How To Learn A New Skill The Right Way

Raphael Alegbeleye/Staff Writer

So you have decided to learn a new skill during this quarantine. You have given it a go perhaps for a week or months now, but there is this feeling that you do not have a road map on how to start and get to the finished goal. Here are five things to consider before embarking on that blissful adventure of learning something new. 

Understand The Territory

This is the first step, and the most important one. Your success in learning a new skill lies in this first stage. If you do not know what learning that skill requires, the amount of effort it will take to reach the point you feel satisfied with, you will give up too easily. 

During this step, it is important to highlight what it is exactly you want to learn. For example, you want to learn how to draw, questions you should ask yourself is, what sort of drawings do you want to do. If it is portrait drawing, then you should start by studying human facial anatomy. If you intend to learn mathematics, what field of math do you want to focus on? Algebra? Trigonometry? Calculus?

During this stage you should also identify your weakness and be true to yourself. If your portrait drawings look like potatoes, then know full well you have a long way to go. 


Most people gloss over this stage, yet I think it goes hand in hand with the first. The strategizing stage involves noticing your limitations and turning them into advantages in order tp to reap more efficient results. It is a stage of constant tuning as you progress. 

Say you have chosen to learn portrait drawing and have done research on what venturing into this skill might entail. Maybe after noting your weakness in the facial form, you read somewhere that breaking drawings down into shapes helps. If something is off about your drawings, you’re going to want to read up on ways to correct them. 

Copy And Replicate

To save yourself the headache and troubles that will arise while learning a new skill, it is important to shadow someone who has crossed that path. For example, in Chinese painting, in order for a student to become a master the student must start by directly copying a master’s work, studying the master’s brush strokes and techniques to create the overall picture. This serves two purposes: to instill an appreciation in the student for the craft that he or she is learning, and to identify mistakes and solutions. 

This pertains to any field. A businessman looking to sharpen his analytic skills might look up cases another businessman might have faced and study the solutions he came up with. No matter what it is you are learning, try studying from a master and replicating their work—so long as you do not claim it as your own.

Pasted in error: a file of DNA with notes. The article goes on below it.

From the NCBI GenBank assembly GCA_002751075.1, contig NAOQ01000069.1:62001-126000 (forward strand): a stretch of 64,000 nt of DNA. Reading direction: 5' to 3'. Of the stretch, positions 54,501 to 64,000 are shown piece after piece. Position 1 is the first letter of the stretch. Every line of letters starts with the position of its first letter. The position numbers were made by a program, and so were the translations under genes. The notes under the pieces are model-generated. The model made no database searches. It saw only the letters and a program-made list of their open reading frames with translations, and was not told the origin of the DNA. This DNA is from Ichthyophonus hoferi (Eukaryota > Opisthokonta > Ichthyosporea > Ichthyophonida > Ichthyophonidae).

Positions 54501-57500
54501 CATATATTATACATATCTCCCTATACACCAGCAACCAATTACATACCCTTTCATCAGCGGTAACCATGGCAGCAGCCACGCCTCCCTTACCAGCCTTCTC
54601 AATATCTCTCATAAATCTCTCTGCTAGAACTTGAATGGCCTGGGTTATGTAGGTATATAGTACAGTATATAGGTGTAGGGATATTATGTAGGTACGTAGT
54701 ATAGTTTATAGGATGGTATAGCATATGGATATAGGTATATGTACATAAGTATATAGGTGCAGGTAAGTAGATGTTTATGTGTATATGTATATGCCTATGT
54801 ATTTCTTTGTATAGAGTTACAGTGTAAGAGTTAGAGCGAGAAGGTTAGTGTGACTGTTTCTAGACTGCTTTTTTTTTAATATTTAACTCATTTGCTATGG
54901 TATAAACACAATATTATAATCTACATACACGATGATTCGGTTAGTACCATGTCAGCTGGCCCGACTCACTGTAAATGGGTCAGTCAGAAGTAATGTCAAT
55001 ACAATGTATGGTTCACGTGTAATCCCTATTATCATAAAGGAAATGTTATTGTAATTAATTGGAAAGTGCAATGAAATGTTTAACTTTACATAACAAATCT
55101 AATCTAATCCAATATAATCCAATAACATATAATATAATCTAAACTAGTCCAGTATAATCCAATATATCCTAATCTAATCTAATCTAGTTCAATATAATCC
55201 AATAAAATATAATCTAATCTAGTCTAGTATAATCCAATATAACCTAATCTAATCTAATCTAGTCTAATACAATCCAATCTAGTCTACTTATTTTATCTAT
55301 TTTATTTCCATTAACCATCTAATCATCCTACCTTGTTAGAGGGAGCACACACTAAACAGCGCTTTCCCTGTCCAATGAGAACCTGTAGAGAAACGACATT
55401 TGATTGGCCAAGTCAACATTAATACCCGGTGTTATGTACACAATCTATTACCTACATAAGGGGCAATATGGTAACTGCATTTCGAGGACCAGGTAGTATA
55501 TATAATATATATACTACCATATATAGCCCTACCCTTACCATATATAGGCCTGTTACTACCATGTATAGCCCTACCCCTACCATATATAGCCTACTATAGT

Learn To Practice And Practice Faithfully

What more can be said on this? Constant practice results in perfection. Or rather, deliberate and faithful practice does. Practice actively doing, not just passively. 

Studying a master’s painting while paying attention to the artist’s brush stroke, how light and shadow was rendered and so on—that is deliberate practice. Sitting at your desk, on a certain day at a certain time to practice a certain skill—that is faithful practice. 

What separates the athlete from the average person is deliberate and faithful practice. Talents are just stones given to you to make a dagger. If you do not know how to make one, the stone is useless. 

Create And Experiment

This is the stage where you hone your skills. You start producing your own work and ideas, solving new problems you will face—problems you might come to face with in the future. 

This stage can occur during the copy and replicate stage, and it is the most satisfying experience one can have. To see how well you were able to implement the ideas of others into your own work and see it turn out beautiful is a magical experience.

Do not push the brakes yet—learning is a long and continuous journey of constant improvement. Even masters never stop learning. You have reached your goal, and you are confident in your ability, so you have decided to raise the bar and venture into another territory. 

The cycle repeats itself.

Featured image by Tomasz Baranowski on Flickr.


The opinions presented within this page do not represent the views of PantherNOW Editorial Board. These views are separate from editorials and reflect individual perspectives of contributing writers and/or members of the University community.

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